Jag är lektor i översättningsvetenskap vid Tolk- och översättarinstitutet vid Institutionen för svenska och flerspråkighet, Stockholms universitet.
Jag disputerade i översättningsvetenskap i februari 2020 på avhandlingen The Dynamics of Extratextual Translatorship in Contemporary Sweden. A Mixed Methods Approach.
Svenskt nätverk för översättningsvetenskap (SNÖ)
Tillsammans med Lova Meister grundade jag Svenskt nätverk för översättningsvetenskap (SNÖ) 2016. Nätverket vänder sig till översättningsvetare i början av karriären och har för närvarande 21 medlemmar från sex universitet. Sedan 2020 är jag ordförande.
Jag ingår i arbetsgruppen för Rum för översättning (2015–2017; 2021–), som anordnar arrangemang om översättning på bokmässan i Göteborg och Littfest.
Sedan 2017 sitter jag med i redaktionsrådet för Med andra ord. Tidskrift för litterär översättning.
Jag har undervisat på praktiska och teoretiska kurser på TÖI sedan 2014. Jag handleder också uppsatser i översättningsvetenskap på grundnivå och avancerad nivå.
Våren 2023 undervisar jag på:
- Översättningsteori II (7,5 hp, GN)
- Översättning i teori och praktik II (10 hp, GN)
- Textanalys (7,5 hp, GN)
- Terminologi och terminologihantering (5 hp, GN)
Jag är kursföreståndare för Översättning II och Översättning III på kandidatprogrammet Översättning och språk. Jag är även kursansvarig för projektarbeteskursen.
I min forskning intresserar jag mig för olika översättningssociologiska perspektiv på översättare, översättarstudenter och översättningar.
Jag har tex skrivit om
- översättaryrkets status i Sverige (samt i jämförelse med Finland),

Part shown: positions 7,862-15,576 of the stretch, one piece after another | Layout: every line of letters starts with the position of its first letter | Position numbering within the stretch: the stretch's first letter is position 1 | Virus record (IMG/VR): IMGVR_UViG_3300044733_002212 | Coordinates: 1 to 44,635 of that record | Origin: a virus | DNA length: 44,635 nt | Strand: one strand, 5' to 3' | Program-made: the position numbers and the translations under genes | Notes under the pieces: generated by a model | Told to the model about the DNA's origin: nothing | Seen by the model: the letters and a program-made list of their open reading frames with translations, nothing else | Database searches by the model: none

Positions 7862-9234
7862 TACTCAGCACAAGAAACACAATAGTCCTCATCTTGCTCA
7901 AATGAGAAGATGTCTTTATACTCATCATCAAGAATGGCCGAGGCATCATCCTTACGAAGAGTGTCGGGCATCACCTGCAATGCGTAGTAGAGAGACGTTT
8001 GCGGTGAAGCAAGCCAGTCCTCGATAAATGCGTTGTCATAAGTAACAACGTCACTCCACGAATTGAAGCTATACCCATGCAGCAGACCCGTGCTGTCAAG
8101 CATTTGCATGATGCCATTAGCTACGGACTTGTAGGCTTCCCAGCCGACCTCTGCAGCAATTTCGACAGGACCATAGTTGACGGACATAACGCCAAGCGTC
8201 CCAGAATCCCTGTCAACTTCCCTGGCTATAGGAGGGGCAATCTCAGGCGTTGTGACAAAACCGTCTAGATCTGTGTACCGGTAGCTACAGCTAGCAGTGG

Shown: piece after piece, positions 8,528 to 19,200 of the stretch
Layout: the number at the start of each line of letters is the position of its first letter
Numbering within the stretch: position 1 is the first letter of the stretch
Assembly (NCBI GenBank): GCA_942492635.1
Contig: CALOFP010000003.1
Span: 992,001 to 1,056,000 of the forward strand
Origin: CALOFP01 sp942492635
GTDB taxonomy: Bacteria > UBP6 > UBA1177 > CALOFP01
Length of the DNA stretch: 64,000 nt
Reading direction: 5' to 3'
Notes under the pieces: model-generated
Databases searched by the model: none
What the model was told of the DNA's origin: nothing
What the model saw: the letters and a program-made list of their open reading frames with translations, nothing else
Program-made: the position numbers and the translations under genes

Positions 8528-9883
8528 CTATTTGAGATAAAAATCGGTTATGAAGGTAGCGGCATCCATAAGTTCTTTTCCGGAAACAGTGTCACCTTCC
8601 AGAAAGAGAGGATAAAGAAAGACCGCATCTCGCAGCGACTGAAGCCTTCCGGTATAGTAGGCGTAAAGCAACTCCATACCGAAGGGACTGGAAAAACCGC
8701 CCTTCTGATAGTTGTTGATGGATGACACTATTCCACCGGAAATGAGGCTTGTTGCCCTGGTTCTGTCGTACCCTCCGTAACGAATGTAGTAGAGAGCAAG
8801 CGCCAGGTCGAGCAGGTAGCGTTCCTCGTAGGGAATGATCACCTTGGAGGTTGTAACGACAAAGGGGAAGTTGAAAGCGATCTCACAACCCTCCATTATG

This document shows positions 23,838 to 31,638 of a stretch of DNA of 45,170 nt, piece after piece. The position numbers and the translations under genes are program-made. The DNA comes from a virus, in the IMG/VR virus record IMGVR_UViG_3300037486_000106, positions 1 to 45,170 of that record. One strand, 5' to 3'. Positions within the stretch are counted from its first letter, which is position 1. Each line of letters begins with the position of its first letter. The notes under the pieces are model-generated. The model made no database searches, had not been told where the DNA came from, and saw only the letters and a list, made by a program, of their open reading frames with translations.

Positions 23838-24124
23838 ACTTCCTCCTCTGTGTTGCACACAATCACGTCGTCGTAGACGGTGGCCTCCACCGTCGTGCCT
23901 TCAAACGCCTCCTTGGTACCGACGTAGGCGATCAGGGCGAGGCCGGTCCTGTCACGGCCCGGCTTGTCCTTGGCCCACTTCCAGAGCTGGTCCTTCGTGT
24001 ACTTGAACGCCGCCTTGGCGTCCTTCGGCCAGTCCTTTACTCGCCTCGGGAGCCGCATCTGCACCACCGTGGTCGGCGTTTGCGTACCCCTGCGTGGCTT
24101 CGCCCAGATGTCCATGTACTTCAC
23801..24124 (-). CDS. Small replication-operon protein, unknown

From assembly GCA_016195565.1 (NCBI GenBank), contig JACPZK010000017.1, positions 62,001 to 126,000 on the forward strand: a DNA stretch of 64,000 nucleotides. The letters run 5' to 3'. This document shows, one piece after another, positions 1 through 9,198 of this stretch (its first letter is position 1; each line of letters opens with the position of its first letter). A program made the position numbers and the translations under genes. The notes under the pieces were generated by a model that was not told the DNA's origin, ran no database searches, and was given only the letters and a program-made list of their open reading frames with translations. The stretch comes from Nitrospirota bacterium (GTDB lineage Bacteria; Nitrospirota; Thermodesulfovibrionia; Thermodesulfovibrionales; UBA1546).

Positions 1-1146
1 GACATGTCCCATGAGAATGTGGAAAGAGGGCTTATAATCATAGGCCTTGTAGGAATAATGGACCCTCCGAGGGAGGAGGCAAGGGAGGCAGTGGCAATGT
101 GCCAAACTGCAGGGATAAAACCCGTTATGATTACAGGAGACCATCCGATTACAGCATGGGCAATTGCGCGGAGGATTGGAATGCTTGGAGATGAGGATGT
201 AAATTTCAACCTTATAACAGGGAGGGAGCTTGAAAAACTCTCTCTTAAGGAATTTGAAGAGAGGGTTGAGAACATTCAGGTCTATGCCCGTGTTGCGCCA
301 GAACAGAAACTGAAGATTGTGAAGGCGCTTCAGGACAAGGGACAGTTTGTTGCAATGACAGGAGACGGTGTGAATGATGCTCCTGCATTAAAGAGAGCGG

- översättares yrkesidentitet och trivsel i yrket (job satisfaction)
- översättarstudenter (insocialisering i översättaryrket, self-concept, possible selves),
- uteblivna nyöversättningar.
Tillsammans med Minna Ruokonen och Leena Salmi var jag redaktör för specialnumret av Hermes (2018) med temat Translation profession, translator status and identity. Jag var redaktör för Översättningsvetenskap i praktiken. Om översättningar, översättare och översättande (Morfem, 2020) tillsammans med Lova Meister. Just nu är jag redaktör tillsammans med Minna Ruokonen och Anu Heino av ett specialnummer av Translation Spaces om översättares trivsel i yrket.
I urval från Stockholms universitets publikationsdatabas
The Making of a Non-Retranslation through Paratexts: Bonjour tristesse in Eight Swedish Editions 1955–2012
2022. Elin Svahn. Paratexts in Translation, 21-55Kapitel
This chapter explores paratexts—producer-created peritexts and receiver-created epitexts—in connection with Lily Vallquist’s Swedish translation of Bonjour Tristesse by Françoise Sagan. The translation is approached as a non-retranslation, i.e., as a translation that is continuously being republished over a long period of time without prompting a retranslation; Vallquist’s Bon jour tristesse has been published, in the same translation, in eight editions between 1955 and 2012. Consequently, it represents a prime object for studying paratexts in order to follow the novel’s long-term canonization in the Swedish literary system. The findings show an interplay between the epitexts and peritexts, with formulations being used, re-used, and slightly altered over a period of over fifty years, highlighting the interrelations between publishing houses and press. They also show how the short-term consecration, mainly by Bonjour tristesse being published in book clubs and classics series, builds up to the long-term canonization and the novel’s contemporary status as a classic. The chapter concludes with a discussion of whether a translation from the 1950s may in fact be perceived as an asset for a novel and an author that are strongly associated with the same era.
The consecration of languages through translation awards in Sweden (1970–2015)
2021. Alva Dahl, Elin Svahn. Meta 66 (3), 642-664Artikel